Minerva Theatre, Chichester
Written by Steven Moffat
Directed by Mark Gatiss
The Unfriend takes a zany idea that’s been based upon a germ of lived experience and blows it up into a two-hour farce. Along the way there is some outstanding performance work, but the story fails to engage.
Peter and Debbie meet Elsa on a cruise. They are a typically mild-mannered English suburban couple, she is a larger than life American widow from Denver with a monstrous past. In a programme note Steven Moffat describes the tale that he has penned as “comedy gold”. Well maybe there are some nuggets lurking in the text, but there is a fair amount of tedium to endure too.
Reece Shearsmith and Amanda Abbington play the hapless Brits, the straight guys around whom the comedy happens. But there is a skill in creating understated English characters who work well in comedy, that Moffat doesn’t possess. Peter and Debbie are no Ben and Ria from Carla Lane’s 1970s TV series Butterflies and given that Moffat is currently a prolific UK TV screenwriter, the narrative he has created here is an example of quite how far the standards of British comedy writing have fallen. Some of the toilet gags in the second half are just downright puerile.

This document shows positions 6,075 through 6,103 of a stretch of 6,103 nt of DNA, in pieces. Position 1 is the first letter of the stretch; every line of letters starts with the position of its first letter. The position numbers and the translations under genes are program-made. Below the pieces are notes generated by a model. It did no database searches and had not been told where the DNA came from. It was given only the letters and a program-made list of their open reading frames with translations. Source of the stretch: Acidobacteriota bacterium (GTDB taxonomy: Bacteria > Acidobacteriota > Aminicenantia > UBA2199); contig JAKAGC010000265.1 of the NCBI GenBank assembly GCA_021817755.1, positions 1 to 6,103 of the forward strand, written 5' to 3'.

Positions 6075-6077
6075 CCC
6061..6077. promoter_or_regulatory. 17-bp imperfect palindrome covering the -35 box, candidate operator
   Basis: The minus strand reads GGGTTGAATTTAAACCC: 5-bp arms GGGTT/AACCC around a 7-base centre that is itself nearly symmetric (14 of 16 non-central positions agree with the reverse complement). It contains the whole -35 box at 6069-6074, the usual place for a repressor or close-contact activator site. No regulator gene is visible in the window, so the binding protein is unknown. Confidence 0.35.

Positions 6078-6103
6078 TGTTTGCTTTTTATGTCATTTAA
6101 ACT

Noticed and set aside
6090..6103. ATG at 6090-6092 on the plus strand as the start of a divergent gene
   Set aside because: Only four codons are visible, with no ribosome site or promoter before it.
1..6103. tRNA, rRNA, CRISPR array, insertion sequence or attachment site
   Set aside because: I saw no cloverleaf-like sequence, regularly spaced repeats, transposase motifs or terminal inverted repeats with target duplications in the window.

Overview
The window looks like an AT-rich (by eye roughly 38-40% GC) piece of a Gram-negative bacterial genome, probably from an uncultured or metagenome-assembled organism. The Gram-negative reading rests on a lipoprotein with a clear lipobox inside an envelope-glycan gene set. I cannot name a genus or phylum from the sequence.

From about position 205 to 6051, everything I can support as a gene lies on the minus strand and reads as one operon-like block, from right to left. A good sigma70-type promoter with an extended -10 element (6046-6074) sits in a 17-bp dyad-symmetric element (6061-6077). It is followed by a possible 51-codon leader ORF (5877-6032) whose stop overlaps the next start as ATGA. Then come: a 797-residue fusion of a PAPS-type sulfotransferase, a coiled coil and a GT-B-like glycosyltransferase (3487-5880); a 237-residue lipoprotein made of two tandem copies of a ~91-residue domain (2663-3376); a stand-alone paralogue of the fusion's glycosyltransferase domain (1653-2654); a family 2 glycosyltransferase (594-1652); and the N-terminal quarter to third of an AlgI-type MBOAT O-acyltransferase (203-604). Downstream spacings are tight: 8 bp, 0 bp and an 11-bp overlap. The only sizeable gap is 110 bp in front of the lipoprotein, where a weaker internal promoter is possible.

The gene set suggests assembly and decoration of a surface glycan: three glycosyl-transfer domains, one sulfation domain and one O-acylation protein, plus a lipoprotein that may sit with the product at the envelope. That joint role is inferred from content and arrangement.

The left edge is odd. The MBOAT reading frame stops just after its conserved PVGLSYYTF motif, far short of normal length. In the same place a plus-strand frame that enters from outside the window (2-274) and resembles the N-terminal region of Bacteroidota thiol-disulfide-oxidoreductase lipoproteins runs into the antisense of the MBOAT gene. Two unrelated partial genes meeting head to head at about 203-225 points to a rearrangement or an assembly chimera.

What is magnificent about this play however is Frances Barber’s Elsa. Her character is a female version of Zero Mostel’s Max Bialystock fused with Jack Nicholson’s Daryl Van Horne. Barber bestrides her scenes like a Colossus, devious, larger than life and irresistibly evil. Alongside Barber, Michael Simkins in the most modest of cameos is another perfectly crafted comic creation, years of experience manifest in his perfectly timed delivery.
Mark Gatiss helms the piece. Directing farce is the toughest of gigs and is clearly a craft that (the otherwise highly accomplished) Gatiss has yet to master. Robert Jones and Mark Henderson, Chichester’s current wonder duo of design and lighting, make the Minerva’s presentation of this drama look stunning.
And as for Frances Barber's performance, kill to get a ticket!
Runs until 9th July
Photo credit: Manuel Harlan